This Behind the Scenes article was provided to LiveScience in partnership with the National Science Foundation.
Imagine being adopted, with no understanding of your cultural or genetic background. You don’t know your heritage or what diseases you are genetically predisposed to. Most of us have some idea about the roots of our family tree, but little understanding of what those lower branches mean in terms of our predisposition to a host of diseases and ailments. Now, a group of computer scientists, mathematicians, and biologists from around the world have developed a computer algorithm that can quickly trace an individual’s genetic ancestry with only a small sample of their DNA. In fact, the program can trace the genetic ancestry of thousands of individuals in minutes, without any prior knowledge of their background. The multi-disciplinary approach, published in the September 2007 edition of the journal PLoS Genetics, allowed the research team to address this type of research in a novel way. Unlike previous computer programs that required prior knowledge of an individual’s ancestry and background, the new algorithm looks for specific DNA markers known as single nucleotide polymorphisms, or SNPs (pronounced snips), and needs nothing more than a DNA sample in the form of a simple cheek swab. The researchers used genetic data from previous studies to perform and confirm their research, including the new HapMap database, which is working to uncover and map variations in the human genome. "This work was an exciting opportunity to form an interdisciplinary team of computer scientists, mathematicians, and human geneticists," said Petros Drineas, the senior author of the study and assistant professor of computer science at Rensselaer Polytechnic Institute. "Now that we have found that the program works well, we hope to implement it on a much larger scale, using hundreds of thousands of SNPs and thousands of individuals," said Drineas, who was funded by an NSF CAREER award. "The program will be a valuable tool for understanding our genetic ancestry and targeting drugs and other medical treatments because it might be possible that these can affect people of different ancestry in very different ways."
Understanding our unique genetic makeup is a crucial step to unraveling the genetic basis for complex diseases. Although the human genome is 99 percent the same from human to human, it is that 1 percent that can have a major impact on our response to diseases, viruses, medications, and toxins. If researchers can uncover the minute genetic details that set each of us apart, biomedical research and treatments can be better customized for each individual, Drineas said. This program will help people understand their unique backgrounds and aid historians and anthropologists in their study of where different populations originated and how humans became such a hugely diverse, global society. The program was more than 99 percent accurate in trials and correctly identified the ancestry of hundreds of individuals. This included people from genetically similar populations (such as Chinese and Japanese) and complex genetic populations like Puerto Ricans who can come from a variety of backgrounds including Native American, European, and African ancestries. "When we compared our findings to the existing datasets, only one individual was incorrectly identified and his background was almost equally close between Chinese and Japanese," Drineas said. Drineas explains that the results are preliminary, but extremely promising. The team is now working to test their program on a much larger data set. In addition to Drineas, the algorithm was developed by scientists from California, Puerto Rico, and Greece. The researchers involved include lead author Peristera Paschou from the Democritus University of Thrace in Greece; Elad Ziv, Esteban G. Burchard, and Shweta Choudhry from the University of California, San Francisco; William Rodriguez-Cintron from the University of Puerto Rico School of Medicine in San Juan; and Michael W. Mahoney from Yahoo! Research in California.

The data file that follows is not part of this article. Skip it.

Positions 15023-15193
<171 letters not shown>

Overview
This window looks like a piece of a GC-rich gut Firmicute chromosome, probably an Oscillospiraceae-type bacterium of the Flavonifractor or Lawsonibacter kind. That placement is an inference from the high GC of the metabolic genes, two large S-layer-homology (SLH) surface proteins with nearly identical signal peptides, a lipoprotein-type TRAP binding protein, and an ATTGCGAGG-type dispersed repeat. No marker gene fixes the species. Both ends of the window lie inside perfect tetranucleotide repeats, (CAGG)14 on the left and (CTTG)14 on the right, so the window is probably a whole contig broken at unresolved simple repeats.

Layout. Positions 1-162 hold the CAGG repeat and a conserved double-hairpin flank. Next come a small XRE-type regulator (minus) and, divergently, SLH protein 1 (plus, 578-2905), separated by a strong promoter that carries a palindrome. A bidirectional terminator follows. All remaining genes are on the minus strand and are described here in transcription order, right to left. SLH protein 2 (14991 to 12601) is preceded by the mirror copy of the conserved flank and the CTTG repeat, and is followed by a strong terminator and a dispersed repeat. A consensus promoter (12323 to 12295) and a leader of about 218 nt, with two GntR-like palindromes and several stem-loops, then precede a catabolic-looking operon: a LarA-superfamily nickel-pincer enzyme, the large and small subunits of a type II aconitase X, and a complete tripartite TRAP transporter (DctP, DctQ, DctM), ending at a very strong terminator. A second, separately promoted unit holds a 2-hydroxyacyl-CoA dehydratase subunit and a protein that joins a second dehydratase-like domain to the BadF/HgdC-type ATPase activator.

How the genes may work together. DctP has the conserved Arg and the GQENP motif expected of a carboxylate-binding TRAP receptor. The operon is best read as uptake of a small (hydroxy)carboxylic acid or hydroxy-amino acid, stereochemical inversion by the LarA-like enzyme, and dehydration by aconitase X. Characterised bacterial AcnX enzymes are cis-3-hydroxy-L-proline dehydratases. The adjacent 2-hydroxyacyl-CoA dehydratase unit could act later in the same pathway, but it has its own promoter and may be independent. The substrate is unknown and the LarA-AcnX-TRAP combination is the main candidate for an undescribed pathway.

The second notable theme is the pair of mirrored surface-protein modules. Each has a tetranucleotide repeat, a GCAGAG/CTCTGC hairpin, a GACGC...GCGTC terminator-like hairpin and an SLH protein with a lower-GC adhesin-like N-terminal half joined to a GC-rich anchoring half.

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Editor's Note: This research was supported by the National Science Foundation (NSF), the federal agency charged with funding basic research and education across all fields of science and engineering. See the Behind the Scenes Archive.
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